compost tea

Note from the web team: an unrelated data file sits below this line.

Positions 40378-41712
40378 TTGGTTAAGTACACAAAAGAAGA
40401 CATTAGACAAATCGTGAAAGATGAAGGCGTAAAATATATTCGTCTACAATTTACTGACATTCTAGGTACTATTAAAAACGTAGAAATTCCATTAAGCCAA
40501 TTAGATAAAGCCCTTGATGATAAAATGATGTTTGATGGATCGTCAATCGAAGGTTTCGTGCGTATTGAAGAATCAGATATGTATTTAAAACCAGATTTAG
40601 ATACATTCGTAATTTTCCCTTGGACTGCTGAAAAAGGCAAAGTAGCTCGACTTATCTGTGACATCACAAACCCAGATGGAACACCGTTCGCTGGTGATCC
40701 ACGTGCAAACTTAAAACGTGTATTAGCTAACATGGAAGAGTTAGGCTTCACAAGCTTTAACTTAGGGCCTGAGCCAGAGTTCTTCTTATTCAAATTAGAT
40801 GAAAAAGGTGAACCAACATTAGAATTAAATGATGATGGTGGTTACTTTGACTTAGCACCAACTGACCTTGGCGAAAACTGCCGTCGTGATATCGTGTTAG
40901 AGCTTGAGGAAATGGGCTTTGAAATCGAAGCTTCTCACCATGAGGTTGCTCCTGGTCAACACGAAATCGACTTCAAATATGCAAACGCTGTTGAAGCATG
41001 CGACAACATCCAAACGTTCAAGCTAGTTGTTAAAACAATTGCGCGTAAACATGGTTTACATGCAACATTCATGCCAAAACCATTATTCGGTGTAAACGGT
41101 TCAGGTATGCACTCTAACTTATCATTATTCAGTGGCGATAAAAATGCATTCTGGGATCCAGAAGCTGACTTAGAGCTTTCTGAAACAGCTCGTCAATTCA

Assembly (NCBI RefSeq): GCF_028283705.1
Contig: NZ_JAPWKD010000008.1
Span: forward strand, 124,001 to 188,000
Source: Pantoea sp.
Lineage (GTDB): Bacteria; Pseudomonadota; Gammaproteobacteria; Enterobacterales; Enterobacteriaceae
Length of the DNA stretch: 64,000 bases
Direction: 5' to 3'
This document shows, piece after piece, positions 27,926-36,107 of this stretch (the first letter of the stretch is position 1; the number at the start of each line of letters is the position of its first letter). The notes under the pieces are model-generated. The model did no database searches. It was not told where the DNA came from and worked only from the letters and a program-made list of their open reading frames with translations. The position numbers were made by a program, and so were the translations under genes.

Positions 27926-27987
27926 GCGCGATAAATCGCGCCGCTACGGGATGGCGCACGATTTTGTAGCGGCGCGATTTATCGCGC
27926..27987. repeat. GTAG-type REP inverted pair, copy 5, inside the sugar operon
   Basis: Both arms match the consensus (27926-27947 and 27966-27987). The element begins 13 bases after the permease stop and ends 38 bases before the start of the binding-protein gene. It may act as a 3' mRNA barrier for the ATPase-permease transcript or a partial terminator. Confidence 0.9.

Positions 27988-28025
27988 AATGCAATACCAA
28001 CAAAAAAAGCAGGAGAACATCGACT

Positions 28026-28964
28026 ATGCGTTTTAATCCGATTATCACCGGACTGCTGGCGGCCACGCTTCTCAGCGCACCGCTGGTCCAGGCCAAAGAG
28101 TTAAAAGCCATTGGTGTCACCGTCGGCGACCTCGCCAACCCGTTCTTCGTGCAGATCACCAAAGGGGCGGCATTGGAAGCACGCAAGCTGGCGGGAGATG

n.— «Spraying compost tea coats plants with a dense and diverse population of beneficial bacteria, fungi, protozoa and nematodes. A good tea can contain as many as 25,000 species of bacteria. Once on the leaves, compost tea suppresses diseases in several ways, including crowding out unbeneficial microorganisms, causing antibiotic reactions against diseases and consuming pathogens.» —“Feeding plants compost tea” by Deborah Rich San Francisco Chronicle (California) July 20, 2002. (source: Double-Tongued Dictionary)

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